This was no ordinary Saturday morning at Barnes & Noble at the Columbia Mall.
A voice over the loudspeaker had just announced that two Disney characters will be arriving soon to read stories to children at the bookstore. Boys and girls gather around the children’s reading stage, wiggling and giggling with excitment.
But when Anna and her sister, Snow Queen Elsa, the stars of Disney’s “Frozen,” arrive, the children fall silent, stunned to be in the presence of two of their favorite movie characters.
“I have a dress with a picture of you on it!” a girl says.
“Me, too!” says another girl.
Little did the children know that Anna and Elsa are actually Alexandria Borisenko ’20 and Natalie Botkins ’19, theatre students at Stephens College, where this fall the School of Creative and Performing Arts is offering a new emphasis area in theatre for young audiences through its Bachelor of Fines Arts in Theatre Arts program.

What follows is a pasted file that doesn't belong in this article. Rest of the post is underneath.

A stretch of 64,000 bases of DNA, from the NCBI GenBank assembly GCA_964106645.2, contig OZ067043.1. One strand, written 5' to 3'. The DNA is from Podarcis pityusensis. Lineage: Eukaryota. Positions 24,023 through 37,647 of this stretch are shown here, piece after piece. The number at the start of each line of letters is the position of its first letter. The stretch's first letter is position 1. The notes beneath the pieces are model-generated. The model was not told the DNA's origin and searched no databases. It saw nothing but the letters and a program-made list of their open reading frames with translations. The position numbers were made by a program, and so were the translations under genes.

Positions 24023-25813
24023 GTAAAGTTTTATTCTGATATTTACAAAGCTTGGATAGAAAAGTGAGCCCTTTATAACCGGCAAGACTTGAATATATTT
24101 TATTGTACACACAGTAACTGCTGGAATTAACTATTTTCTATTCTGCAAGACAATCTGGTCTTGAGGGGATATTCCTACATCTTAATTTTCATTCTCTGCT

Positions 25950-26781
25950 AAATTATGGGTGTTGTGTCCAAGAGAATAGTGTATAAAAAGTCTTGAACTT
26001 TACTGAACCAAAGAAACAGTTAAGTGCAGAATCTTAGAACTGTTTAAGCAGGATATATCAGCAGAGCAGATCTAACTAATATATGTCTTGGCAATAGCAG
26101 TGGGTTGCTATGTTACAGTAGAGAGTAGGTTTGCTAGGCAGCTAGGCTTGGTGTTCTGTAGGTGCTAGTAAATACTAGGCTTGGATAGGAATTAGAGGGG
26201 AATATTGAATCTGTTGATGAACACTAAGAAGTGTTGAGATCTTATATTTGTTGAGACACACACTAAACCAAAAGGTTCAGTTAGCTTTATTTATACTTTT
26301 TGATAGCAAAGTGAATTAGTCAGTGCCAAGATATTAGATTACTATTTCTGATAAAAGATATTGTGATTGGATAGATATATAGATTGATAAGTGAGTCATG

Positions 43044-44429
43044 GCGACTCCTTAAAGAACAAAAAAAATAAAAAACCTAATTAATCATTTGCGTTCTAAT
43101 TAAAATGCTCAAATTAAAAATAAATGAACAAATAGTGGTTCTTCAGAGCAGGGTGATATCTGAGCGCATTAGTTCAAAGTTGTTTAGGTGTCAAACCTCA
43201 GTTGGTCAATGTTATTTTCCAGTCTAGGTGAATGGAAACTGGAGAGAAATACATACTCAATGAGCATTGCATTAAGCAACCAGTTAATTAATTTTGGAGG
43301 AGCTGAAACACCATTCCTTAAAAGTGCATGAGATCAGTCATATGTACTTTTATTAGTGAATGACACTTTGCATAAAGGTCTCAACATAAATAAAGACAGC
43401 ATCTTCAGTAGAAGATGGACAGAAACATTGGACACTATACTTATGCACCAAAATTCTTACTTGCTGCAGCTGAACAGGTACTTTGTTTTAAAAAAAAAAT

The students’ appearance at Barnes & Noble is part of the many outreach programs put on by the Theatre Reaching Young People and Schools (TRYPS) Institute at Stephens.
Live at Eleven is a free 30-minute workshop for children ages 2-8 that happens once a month at the Columbia Public Library and Barnes & Noble. The idea is to help children connect literacy, theatre and creative play.
“Our Stephens students appear as a princess or storybook character, read a book and interact with children as they color or fill in activity sheets,” said Jill Womack, executive artistic director at TRYPS Institute and assistant professor of children’s theatre. “Children love interacting with their favorite characters.”
TRYPS Institute also sends princess characters to the Children’s Hospital for monthly visits.
“The Stephens students gain invaluable outreach experience as workshop leaders, as well as providing enriching theatre arts experiences for the mid-Missouri community and children,” Womack said.
In Spring 2017, six B.F.A. students created the Royal Readers program, which is a reading readiness program that they bring into area preschools. The Stephens students create a leave-behind book featuring activities and content tailored to their book and princess character. They dress as a princess, read a book, play a theatre game or sing a song with children before leading them through one activity in the booklet.
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